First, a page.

By Nicole Ehnle, Business Development Associate
The Longevity Plan, written by Dr. John Day and Jane Ann Day, sets out seven lessons they learned from the many centenarians in Bapan, China, also known as Longevity Village. I believe some of these lessons can be easily paired with a life in medicine. After all,the author happens to be a cardiac surgeon and details many of the ways in which he uses the lessons he learned. So without further ado, here are a few tips clinicians can use to get closer than ever to perfect work-life balance (assuming it exists).
For most people, working less really is not an option. I mean, you have to make ends meet. But for physicians in particular and clinicians in general, working less may actually be financially feasible. All it takes is a willingness to live a little more modestly, purging the luxuries that you know you can live without.
In addition, clinicians in many specialties have some control over their work schedule, so they have the flexibility to set their own hours and take time off when they want (or need) to.
Side note: as a clinician-based staffing company, it is not necessarily in Keystone’s best interest to tell our medical professionals to work less. But we believe strongly in work-life balance for all of our people, and we practice what we preach. In emergency medicine this is especially important, since the trauma of providing emergency care can be mentally, physically and emotionally taxing.
Staying Active and Reducing Stress
By now, everyone knows you have to stay active to stay healthy. In fact, we talked about this not that long ago. Physicians who work in hospitals have an advantage: hospitals have lots of hallways to pace. Between rounds, or if the ED isn’t too busy (I know, many of you are laughing), use that time to move.
Dr. Day, during his hours in the hospital, sometimes has to hurry to another part of the hospital for an emergency situation. This can be stressful, but it’s also an excellent opportunity to move. Dr. Day realized that instead of seeing this as a stressor, he could use a pedometer to count the steps he was getting in at work each day. Now, he welcomes these interruptions and feels satisfied when he sees how many steps he took at the end of the day. By turning it into a kind of game with himself, he eliminated the stress of the situation and turned it into a positive experience.
Of course, working in a hospital is probably stressful no matter what your role is. You can’t eliminate codes and traumas, but you can practice techniques to reduce your stress response.
Focus on What Matters
It is easy to get carried away with work. We’ve all been there—seeing a fat paycheck at the end of the month is exciting and it can be hard to quit the rat race when it’s so financially rewarding. But there are so many other kinds of fulfillment in life: family, travel, health and even simple rest and relaxation. These are the reasons we work in the first place—to give us the ability to do the things we love.
Hospital-based clinicians are in a better position than some to downsize their work schedules. They can choose to be scheduled part time, and it is usually financially feasible to do so (as long as your student loans are paid off and you’re not weighed down with a huge mortgage or car payment you don’t need). That doesn’t mean it’s easy—it will require you to budget your money a little more diligently—but you’ll no longer have to budget your time for the things you truly love.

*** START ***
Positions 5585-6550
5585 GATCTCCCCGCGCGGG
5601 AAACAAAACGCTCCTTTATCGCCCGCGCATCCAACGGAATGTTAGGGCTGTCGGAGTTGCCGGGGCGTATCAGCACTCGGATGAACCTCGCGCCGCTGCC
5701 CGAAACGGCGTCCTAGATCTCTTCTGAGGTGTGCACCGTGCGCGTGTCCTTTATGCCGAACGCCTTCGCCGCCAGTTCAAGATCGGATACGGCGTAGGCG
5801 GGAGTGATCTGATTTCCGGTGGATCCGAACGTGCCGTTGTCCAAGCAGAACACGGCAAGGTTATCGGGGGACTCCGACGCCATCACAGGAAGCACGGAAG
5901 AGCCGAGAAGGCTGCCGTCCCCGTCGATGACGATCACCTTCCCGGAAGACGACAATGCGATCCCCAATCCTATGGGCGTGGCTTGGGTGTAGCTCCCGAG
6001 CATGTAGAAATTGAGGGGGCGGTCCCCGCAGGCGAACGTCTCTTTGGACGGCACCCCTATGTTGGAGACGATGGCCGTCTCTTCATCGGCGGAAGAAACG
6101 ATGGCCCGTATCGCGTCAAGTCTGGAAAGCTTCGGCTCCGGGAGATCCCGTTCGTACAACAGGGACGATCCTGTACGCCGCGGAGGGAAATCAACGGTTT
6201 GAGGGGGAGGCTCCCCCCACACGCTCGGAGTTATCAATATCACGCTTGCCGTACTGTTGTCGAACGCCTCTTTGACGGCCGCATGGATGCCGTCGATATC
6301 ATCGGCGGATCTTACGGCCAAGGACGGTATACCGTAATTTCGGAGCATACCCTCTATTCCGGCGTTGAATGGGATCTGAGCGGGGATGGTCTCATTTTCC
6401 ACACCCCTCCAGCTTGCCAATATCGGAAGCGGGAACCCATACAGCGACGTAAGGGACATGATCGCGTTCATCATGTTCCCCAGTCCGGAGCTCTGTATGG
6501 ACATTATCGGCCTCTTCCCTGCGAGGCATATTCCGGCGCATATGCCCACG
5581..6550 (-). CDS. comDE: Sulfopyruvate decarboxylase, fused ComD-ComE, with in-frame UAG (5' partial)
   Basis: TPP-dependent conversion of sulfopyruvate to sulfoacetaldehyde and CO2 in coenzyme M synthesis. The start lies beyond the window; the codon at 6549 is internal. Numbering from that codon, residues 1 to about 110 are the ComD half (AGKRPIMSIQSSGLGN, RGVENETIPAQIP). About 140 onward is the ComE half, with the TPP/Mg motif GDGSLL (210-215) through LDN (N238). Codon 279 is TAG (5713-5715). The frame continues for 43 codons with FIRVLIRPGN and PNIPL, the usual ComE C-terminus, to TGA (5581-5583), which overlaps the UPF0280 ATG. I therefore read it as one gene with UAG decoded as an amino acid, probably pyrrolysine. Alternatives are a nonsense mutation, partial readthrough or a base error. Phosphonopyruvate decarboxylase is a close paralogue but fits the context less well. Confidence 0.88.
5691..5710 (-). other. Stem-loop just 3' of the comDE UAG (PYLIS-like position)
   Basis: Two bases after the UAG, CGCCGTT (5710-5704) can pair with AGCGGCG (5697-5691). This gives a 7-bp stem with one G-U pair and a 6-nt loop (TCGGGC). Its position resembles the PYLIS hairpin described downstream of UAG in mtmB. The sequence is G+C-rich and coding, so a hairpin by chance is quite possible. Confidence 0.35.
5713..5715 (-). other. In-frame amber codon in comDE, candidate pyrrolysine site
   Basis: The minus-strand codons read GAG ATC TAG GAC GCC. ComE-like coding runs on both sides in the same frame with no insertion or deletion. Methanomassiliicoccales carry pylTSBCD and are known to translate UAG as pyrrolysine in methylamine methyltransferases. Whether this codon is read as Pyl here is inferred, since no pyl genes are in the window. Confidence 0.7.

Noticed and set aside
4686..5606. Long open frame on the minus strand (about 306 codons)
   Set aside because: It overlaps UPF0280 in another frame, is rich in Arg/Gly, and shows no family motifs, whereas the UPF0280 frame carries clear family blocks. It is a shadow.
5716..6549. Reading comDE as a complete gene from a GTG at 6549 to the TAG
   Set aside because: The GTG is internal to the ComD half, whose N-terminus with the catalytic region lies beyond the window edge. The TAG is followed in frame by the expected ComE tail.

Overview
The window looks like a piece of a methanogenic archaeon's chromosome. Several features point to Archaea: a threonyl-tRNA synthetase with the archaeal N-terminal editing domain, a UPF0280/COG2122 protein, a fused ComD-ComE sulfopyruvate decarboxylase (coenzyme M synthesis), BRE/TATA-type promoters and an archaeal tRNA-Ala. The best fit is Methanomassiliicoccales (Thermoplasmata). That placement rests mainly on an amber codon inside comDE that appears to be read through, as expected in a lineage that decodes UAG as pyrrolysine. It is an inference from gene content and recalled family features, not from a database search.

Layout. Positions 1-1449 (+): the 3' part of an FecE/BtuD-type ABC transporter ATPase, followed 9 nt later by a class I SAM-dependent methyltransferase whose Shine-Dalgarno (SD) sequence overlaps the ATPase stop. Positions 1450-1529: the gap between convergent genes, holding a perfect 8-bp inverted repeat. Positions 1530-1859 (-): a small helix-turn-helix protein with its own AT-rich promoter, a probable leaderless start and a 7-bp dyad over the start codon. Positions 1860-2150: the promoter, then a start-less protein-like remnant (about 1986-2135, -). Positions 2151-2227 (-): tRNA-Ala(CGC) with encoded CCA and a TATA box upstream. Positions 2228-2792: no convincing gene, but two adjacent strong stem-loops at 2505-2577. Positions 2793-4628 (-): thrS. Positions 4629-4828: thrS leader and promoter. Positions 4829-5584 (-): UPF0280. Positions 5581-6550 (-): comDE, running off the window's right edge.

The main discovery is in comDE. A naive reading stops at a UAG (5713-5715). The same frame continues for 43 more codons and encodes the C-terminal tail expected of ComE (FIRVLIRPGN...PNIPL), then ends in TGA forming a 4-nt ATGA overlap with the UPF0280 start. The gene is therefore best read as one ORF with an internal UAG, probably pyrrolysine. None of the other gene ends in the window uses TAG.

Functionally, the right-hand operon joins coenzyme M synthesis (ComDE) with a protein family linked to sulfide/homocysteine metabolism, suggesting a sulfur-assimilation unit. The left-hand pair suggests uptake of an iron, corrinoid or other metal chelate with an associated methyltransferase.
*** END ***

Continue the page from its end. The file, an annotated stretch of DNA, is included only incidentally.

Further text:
Dr. Day describes how he decided to make this a priority. He realized that the high stress of full time surgery was not doing him or his family any good, so he downsized his fast-paced surgery schedule and supplemented it with academic work. This was a difficult decision for him, as he also felt he needed to be there for his patients. But his choice has made his life a lot less stressful, which has allowed him to prioritize his health and his family, and has made him a better doctor for the patients he is able to serve.
Don’t Focus on More
While we’re on the topic of mortgages and car payments, try to remember that old adage that more is not always better. What is a bigger house or a nicer car compared to watching your child grow up, or visiting the Great Wall of China? Rather than spending your money on things, spend it on experiences. Things get old or go out of style; you will never fulfill your craving for things. But experiences give you a lifetime of memories and perspective on the world.
Wellness > Longevity
As a non-clinician, I have applied many of the lessons in The Longevity Plan in my own life. It has taught me to not only live a healthy lifestyle, but to find joy in every moment of life. Even in times of stress and exhaustion, we can find pleasure in little things. Sometimes even putting on a smile can make you feel better on a bad day. Apply some of these lessons in your life and you’ll feel so much better—increasing your longevity is just a bonus.
Editor’s Note: Keystone has seen the effects of working too many shifts. It is feasible and expected in an emergency situation, such as when a colleague has a family emergency, for example. However, to work excessively for months at a time alters one’s personality—like physicians snapping at nurses,patients and colleagues. This carries over to family life as well. I have experienced this personally, to the detriment of my family. I have also seen this in other doctors in our organization and colleagues in other specialties.Work-life balance is more essential than earning extra money to pay off student loans faster or get the newest sports car.